Ivermectin: (not yet approved by the FDA for this purpose). Weekly or biweekly injections in 1 – 4 doses. Used at much higher concentrations for mite control than in the standard monthly preventives. Antibiotics and corticosteroids in addition to Ivermectin are often prescribed.

Revolution: useful for control of fleas, roundworms, hookworms, ticks, ear mites and sarcoptic mange mites.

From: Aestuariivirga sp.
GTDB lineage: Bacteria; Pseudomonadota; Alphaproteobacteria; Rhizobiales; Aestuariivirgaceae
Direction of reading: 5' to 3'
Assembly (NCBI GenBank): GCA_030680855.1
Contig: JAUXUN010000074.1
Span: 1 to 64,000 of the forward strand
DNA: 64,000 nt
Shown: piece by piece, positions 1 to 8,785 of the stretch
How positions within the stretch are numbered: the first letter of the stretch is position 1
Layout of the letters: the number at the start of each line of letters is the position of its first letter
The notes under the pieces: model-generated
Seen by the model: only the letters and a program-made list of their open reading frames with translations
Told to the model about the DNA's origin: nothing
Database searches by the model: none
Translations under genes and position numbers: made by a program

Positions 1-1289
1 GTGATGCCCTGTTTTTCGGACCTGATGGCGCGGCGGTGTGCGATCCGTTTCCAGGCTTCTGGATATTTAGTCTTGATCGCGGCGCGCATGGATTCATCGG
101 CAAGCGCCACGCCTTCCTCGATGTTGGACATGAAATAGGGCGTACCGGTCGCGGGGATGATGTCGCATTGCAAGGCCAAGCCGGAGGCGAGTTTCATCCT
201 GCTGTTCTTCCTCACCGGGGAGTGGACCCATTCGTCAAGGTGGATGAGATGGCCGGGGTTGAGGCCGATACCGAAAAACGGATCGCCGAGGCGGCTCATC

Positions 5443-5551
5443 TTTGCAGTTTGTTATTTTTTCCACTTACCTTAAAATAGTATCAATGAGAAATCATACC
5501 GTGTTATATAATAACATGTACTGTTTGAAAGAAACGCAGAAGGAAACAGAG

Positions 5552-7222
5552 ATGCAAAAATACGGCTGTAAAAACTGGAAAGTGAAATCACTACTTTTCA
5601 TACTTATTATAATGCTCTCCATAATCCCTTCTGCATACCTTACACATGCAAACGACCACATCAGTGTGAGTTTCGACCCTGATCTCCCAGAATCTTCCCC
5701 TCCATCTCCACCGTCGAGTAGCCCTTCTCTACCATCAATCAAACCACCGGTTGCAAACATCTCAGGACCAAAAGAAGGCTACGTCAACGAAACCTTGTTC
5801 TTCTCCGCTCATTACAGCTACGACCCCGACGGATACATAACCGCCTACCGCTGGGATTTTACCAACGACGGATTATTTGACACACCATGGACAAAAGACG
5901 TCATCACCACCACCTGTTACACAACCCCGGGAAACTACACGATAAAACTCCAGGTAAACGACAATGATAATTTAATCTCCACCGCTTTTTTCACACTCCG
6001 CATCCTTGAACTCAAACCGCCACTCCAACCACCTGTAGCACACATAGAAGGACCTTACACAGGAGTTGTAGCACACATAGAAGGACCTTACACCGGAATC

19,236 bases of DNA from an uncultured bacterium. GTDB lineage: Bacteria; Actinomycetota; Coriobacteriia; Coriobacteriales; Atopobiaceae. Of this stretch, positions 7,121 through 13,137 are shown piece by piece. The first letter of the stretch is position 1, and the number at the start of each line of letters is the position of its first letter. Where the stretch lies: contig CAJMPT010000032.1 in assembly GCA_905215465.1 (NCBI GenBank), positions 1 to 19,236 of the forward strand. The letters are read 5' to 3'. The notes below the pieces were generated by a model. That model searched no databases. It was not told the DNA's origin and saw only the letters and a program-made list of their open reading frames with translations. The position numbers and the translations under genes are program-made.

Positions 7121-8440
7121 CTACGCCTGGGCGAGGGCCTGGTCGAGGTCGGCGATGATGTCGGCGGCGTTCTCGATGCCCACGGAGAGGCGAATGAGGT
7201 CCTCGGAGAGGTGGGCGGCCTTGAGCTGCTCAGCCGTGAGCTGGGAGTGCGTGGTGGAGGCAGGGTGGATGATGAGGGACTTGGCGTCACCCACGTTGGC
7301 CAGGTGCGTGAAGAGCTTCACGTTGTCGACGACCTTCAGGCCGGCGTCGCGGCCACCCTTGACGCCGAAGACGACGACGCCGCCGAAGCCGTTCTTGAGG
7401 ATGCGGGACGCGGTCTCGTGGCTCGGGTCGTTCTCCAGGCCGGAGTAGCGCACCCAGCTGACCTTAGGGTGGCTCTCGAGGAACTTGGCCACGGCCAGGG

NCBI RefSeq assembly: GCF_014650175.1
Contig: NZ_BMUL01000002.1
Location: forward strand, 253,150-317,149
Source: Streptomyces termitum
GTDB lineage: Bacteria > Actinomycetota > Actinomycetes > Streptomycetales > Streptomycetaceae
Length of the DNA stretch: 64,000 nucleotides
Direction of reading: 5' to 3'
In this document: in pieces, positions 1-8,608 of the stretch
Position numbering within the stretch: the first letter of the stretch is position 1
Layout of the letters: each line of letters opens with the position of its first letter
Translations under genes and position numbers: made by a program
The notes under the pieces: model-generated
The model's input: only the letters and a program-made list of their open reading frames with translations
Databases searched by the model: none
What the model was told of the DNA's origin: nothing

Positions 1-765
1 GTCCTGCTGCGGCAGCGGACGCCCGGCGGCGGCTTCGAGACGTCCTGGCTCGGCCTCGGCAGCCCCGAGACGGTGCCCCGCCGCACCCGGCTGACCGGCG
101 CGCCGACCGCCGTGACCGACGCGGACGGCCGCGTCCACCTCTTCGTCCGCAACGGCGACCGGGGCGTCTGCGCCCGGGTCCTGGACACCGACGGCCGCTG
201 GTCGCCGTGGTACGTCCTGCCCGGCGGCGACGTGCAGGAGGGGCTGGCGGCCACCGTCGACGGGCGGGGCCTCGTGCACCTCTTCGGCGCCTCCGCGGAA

Frontline: Apparently, one dose is usually all that is needed.

Interceptor/Sentinel: used in monthly heartworm treatments.

Treatment of the house with insecticides is also recommended.

I also found this:

"The best cure for dog mange is to mix a 1% hydrogen peroxide solution with water and add borax. Dissolve thoroughly. Wash the dog with it once a week. Do NOT WASH THE solution left on the dog with ANY WATER. Do not wipe the dog dry. The solution will take effect on mange. The treatment period should not be longer than a month or two. The dog will probably not be resistant as the treatment is painless. This has worked well for me."